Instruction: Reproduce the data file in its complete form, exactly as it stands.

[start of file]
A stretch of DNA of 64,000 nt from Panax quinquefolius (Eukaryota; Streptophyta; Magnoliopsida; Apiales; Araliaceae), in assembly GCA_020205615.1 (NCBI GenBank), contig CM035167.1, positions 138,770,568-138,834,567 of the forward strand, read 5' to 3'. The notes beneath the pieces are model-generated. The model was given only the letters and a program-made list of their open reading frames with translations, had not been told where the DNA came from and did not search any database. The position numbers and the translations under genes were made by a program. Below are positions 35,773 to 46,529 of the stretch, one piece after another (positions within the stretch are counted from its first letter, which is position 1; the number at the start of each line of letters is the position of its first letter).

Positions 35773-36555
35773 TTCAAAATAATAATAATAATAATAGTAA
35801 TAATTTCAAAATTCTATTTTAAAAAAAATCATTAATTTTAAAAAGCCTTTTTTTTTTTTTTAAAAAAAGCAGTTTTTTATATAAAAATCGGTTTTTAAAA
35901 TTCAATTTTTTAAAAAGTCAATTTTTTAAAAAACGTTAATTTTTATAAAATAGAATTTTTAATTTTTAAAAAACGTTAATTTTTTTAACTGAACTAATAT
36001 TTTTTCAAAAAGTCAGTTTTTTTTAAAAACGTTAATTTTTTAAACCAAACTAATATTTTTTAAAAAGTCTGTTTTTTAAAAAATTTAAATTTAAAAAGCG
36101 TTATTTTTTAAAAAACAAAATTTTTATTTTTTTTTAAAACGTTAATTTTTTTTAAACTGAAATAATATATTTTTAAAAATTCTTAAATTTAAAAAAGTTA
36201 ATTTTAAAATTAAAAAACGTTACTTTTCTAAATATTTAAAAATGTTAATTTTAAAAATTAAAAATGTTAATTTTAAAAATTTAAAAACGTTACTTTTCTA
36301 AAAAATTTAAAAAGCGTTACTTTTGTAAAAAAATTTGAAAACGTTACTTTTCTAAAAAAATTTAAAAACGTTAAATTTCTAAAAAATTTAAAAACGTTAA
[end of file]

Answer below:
A stretch of DNA of 64,000 nt from Panax quinquefolius (Eukaryota; Streptophyta; Magnoliopsida; Apiales; Araliaceae), in assembly GCA_020205615.1 (NCBI GenBank), contig CM035167.1, positions 138,770,568-138,834,567 of the forward strand, read 5' to 3'. The notes beneath the pieces are model-generated. The model was given only the letters and a program-made list of their open reading frames with translations, had not been told where the DNA came from and did not search any database. The position numbers and the translations under genes were made by a program. Below are positions 35,773 to 46,529 of the stretch, one piece after another (positions within the stretch are counted from its first letter, which is position 1; the number at the start of each line of letters is the position of its first letter).

Positions 35773-36555
35773 TTCAAAATAATAATAATAATAATAGTAA
35801 TAATTTCAAAATTCTATTTTAAAAAAAATCATTAATTTTAAAAAGCCTTTTTTTTTTTTTTAAAAAAAGCAGTTTTTTATATAAAAATCGGTTTTTAAAA
35901 TTCAATTTTTTAAAAAGTCAATTTTTTAAAAAACGTTAATTTTTATAAAATAGAATTTTTAATTTTTAAAAAACGTTAATTTTTTTAACTGAACTAATAT
36001 TTTTTCAAAAAGTCAGTTTTTTTTAAAAACGTTAATTTTTTAAACCAAACTAATATTTTTTAAAAAGTCTGTTTTTTAAAAAATTTAAATTTAAAAAGCG
36101 TTATTTTTTAAAAAACAAAATTTTTATTTTTTTTTAAAACGTTAATTTTTTTTAAACTGAAATAATATATTTTTAAAAATTCTTAAATTTAAAAAAGTTA
36201 ATTTTAAAATTAAAAAACGTTACTTTTCTAAATATTTAAAAATGTTAATTTTAAAAATTAAAAATGTTAATTTTAAAAATTTAAAAACGTTACTTTTCTA
36301 AAAAATTTAAAAAGCGTTACTTTTGTAAAAAAATTTGAAAACGTTACTTTTCTAAAAAAATTTAAAAACGTTAAATTTCTAAAAAATTTAAAAACGTTAA